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Feather's Miscellany: Jollity

John Waddington-Feather believes we were designed to be happy and joyful.

Jollity is part of the human condition. We were designed to be happy and joyful, not always miserable and sad. I do believe that the former state is the more natural and the latter we picked up with the apple in Eden.

Despite what we're told to the contrary, the British are a jolly race and have been, right from their good humoured wassailing days to the cricketing present. Their peculiar jollity is well recorded in novelists from eighteenth century Richardson, through to Dickens and more recently J.B.Priestley, a very jolly man despite his dour looks.

Jollity is the seeking out of the good things of life, then sharing them with our fellow men and women. Jollity goes hand in hand with piety at our major religious festivals: Christmas, Easter and Pentecost - all joyful rites. It is at the heart of our baptisms, weddings (as at Cana, where our Lord turned water into wine when jollity was flagging) and, dare I say, at funeral wakes when good times and good people are remembered.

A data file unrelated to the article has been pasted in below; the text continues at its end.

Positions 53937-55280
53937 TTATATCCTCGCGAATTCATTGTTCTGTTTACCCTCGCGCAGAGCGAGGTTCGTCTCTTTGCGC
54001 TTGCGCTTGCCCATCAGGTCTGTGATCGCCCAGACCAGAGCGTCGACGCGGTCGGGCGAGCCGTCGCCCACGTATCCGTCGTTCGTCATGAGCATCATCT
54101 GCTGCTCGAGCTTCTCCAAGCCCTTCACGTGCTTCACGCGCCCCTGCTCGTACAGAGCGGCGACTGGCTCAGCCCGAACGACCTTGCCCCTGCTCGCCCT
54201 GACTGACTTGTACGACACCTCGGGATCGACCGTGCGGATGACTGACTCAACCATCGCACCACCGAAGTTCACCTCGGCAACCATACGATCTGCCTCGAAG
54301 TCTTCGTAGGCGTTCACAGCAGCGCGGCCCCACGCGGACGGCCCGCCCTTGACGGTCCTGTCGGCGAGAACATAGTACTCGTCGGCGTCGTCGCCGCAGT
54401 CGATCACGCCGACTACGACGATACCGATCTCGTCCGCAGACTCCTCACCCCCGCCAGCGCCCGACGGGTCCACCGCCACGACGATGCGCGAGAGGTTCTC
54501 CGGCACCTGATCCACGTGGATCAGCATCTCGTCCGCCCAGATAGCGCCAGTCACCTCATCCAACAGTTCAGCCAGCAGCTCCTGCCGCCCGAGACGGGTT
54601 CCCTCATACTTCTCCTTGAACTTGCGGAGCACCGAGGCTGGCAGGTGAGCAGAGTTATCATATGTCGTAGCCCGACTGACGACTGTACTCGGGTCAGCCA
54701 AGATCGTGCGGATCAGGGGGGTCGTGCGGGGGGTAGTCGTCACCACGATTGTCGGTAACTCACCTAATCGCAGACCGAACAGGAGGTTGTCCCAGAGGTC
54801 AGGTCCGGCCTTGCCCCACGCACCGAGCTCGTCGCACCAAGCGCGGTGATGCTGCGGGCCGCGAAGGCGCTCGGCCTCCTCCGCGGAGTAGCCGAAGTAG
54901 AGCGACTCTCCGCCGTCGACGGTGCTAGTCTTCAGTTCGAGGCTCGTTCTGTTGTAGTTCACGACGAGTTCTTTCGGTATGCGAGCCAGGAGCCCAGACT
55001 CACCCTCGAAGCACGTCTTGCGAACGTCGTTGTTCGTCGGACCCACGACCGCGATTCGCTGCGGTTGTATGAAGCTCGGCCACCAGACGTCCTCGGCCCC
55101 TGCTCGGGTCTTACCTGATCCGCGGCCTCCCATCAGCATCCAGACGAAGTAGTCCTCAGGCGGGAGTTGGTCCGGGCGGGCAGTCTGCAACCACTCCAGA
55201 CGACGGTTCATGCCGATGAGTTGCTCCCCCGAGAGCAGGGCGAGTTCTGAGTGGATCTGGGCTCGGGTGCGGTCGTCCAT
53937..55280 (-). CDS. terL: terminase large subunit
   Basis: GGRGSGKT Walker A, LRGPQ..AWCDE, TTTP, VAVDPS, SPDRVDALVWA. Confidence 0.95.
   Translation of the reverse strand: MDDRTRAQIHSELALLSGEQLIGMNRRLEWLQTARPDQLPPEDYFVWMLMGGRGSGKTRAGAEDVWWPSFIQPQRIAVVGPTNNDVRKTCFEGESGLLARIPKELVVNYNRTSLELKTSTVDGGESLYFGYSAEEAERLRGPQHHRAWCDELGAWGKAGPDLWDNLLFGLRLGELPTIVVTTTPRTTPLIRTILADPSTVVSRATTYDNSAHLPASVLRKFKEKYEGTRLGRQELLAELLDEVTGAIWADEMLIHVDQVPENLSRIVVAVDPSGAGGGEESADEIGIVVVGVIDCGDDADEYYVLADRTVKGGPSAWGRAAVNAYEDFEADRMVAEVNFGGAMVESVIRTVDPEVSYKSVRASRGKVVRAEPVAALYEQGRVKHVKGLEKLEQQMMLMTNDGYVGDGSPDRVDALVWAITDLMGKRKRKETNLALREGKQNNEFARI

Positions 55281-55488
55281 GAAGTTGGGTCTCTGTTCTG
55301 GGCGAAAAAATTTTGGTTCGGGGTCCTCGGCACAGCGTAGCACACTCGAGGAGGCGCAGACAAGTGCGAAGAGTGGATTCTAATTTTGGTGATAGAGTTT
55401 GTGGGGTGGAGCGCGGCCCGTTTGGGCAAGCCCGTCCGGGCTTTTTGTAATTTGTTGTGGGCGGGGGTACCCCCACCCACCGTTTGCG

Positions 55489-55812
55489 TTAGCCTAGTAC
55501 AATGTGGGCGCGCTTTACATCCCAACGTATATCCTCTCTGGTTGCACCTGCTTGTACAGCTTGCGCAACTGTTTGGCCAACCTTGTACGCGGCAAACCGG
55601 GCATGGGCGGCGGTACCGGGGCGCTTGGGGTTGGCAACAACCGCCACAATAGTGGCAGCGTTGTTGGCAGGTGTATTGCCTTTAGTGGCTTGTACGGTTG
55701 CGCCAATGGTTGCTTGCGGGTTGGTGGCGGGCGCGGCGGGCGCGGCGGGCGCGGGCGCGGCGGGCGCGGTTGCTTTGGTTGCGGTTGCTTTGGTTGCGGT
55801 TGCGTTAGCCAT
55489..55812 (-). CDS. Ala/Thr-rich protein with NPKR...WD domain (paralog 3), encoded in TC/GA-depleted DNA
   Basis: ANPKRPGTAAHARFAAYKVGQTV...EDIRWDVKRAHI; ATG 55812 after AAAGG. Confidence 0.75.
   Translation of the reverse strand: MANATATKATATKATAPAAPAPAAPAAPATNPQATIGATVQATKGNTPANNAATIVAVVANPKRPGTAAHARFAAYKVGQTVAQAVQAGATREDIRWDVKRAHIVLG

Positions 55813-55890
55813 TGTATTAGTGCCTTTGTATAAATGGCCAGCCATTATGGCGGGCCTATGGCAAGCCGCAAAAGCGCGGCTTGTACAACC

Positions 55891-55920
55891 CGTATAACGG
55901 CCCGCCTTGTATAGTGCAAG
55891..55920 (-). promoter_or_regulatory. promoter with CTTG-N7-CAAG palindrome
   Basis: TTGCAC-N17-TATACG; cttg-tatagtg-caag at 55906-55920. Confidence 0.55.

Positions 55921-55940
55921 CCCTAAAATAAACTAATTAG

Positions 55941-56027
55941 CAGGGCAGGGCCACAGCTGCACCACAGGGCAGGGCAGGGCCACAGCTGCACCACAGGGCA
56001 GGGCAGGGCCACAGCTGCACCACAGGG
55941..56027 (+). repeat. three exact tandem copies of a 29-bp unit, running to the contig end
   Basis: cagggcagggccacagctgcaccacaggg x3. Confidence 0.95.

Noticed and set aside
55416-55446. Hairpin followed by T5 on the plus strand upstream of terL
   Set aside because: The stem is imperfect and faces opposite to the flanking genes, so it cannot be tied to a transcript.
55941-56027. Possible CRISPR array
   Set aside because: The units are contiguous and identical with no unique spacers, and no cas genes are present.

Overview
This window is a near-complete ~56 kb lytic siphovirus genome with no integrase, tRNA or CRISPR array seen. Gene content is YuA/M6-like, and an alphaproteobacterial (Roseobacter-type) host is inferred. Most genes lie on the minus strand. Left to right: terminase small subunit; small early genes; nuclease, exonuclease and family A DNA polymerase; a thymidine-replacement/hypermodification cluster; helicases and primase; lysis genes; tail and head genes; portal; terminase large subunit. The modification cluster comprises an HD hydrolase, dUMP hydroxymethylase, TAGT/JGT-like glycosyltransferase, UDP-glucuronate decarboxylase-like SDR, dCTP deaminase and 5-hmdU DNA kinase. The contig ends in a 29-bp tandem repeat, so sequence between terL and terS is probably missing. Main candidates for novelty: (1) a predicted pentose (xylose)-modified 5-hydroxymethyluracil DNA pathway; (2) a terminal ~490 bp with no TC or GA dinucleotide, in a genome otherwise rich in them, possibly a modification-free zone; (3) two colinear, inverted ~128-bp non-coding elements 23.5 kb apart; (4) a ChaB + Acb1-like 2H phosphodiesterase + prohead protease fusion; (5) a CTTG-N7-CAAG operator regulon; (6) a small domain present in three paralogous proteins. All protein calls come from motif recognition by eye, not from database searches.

Jollity is the sorely needed antidote to the misery which surrounds us. What more jolly cricket matches have been played than the series for the Ashes in 2006 against the Australians? Displayed in the players' faces of that hard-fought series were effort, determination, anguish during the game, but on the same faces as the players left the pitch, arms around each other, was jollity.

Right it is that the word "jolly" has passed into the language to describe someone or something filled with jollity. We have a jolly good day out. We all have jolly good friends. We play a jolly good game of football, or cricket or tennis. We even experience jolly fine weather.

By all means, let us take the world seriously, but let life be leavened with jollity.


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